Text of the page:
From the economics and business contributors to Briefings for Brexit
The following letter is being sent individually to all MPs
Since the beginning of the 2016 referendum campaign, some businesses and business lobbies have put pressure on politicians to shape national policy to accord with their particular interests. Their claim has always been that EU membership, or failing that the softest of soft Brexits, is best for business and jobs.
However, the interests of business – that is to say, of all businesses, their employees, shareholders and customers – are very different from the views of some of their self-proclaimed spokesmen. Membership of the EU has had little benefit for the whole economy. Our living standards have remained constant relative to the USA over half a century and show no benefit from membership of the EU. Moreover, the importance of the EU is constantly diminishing. Its share of UK exports has fallen from 55% to 43% since 2000. The rest of the world has been the most dynamic – indeed the only dynamic – element in our foreign trade.
A Chequers-style deal would tie us to a crisis ridden, politically unstable and declining EU. We would be legally obliged to accept its future decisions affecting our whole economy, without having any say in those decisions. To give just one example, EU regulations on building nuclear power stations tie us into French designs. We know that the EU is determined to prevent a post-Brexit Britain from competing effectively, and we could expect measures aimed to that end.
There are positive alternatives to the disastrous Chequers model. A Canada-style free trade agreement or even trading under WTO terms without an FTA may cause some short-term disruption but will have clear long-term advantages in enabling us to choose our own economic and trading models and setting our own regulatory framework in a rapidly changing economic environment. The interests of just-in-time manufacturers and the Irish border question can be adequately addressed without the deadening constraints imposed by Chequers.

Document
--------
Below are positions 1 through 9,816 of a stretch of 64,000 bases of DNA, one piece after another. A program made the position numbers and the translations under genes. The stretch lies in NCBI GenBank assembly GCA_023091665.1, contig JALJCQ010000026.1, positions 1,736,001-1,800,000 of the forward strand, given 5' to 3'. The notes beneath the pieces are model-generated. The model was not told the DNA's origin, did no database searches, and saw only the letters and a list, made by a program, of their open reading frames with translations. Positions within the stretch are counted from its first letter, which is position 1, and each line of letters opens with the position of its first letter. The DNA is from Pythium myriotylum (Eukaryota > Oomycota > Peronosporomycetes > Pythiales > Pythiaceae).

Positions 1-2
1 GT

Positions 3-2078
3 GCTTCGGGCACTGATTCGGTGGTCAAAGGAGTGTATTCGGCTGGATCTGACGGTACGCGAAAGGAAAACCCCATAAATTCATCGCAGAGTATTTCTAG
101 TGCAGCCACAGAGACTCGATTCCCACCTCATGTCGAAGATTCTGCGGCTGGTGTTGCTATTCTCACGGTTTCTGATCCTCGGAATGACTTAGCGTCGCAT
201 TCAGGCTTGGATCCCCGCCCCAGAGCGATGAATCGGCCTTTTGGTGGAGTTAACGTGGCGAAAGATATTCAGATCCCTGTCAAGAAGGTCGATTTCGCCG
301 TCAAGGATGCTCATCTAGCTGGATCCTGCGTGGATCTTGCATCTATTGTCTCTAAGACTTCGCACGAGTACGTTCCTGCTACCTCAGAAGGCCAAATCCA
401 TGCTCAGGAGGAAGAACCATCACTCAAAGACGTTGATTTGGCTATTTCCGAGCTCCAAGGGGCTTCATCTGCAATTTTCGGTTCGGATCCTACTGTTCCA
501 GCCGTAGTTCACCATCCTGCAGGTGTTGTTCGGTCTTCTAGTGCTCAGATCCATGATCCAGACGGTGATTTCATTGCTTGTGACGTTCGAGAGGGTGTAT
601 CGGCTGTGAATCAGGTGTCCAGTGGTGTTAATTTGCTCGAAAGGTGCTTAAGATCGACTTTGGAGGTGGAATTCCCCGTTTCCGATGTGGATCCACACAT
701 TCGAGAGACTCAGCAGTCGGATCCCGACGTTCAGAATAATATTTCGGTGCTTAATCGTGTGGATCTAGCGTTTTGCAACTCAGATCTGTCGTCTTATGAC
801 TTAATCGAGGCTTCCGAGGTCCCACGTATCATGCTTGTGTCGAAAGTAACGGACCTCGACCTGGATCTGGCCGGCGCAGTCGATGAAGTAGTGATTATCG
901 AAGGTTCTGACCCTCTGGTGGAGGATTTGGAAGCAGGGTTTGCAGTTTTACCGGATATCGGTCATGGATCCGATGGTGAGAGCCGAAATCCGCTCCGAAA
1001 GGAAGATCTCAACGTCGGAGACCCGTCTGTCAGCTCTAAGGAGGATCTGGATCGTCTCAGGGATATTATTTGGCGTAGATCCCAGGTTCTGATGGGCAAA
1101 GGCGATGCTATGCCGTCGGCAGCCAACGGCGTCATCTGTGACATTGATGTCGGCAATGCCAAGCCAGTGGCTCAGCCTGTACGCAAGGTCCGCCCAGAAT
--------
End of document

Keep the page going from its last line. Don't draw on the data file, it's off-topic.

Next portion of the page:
If we achieve a clean Brexit, independent economic forecasts (including that commissioned by the present pro-Remain Mayor of London), show a very modest short-term economic cost, followed – if sensible economic policies are adopted – by clear and continuing advantages in terms of trade, growth and living standards. There is no rational economic case for accepting a Chequers-style deal.
We have spoken here only of economic considerations. But the political dangers are huge, and they too will have inevitable economic consequences. Chequers and similar fudges are not the safe option. In the medium and long term, they open up the country to serious political and economic instability. We urge you to vote for a clean Brexit.
Professor David Blake, Professor of Finance and Director of the Pensions Institute, Cass Business School, City University of London
Mr Paul Brewer, CEO of Rubicon Fund Management
Professor David Collins, Professor of International Economic Law, The City Law School, City University of London
Mr Alexander Darwall, Jupiter Fund Management
Dr Graham Gudgin, Centre for Business Research, Judge Business School, University of Cambridge
Mr Rory Maw, Bursar of Magdalen College, Oxford
Mr John Mills, chairman of JML
Mr Rory Sutherland, Vice-President, Ogilvy Group UK.
Mr Edmund Truell, co-founder, the Pension Superfund
Mr Peter Udale, CEO Pembridge Analytics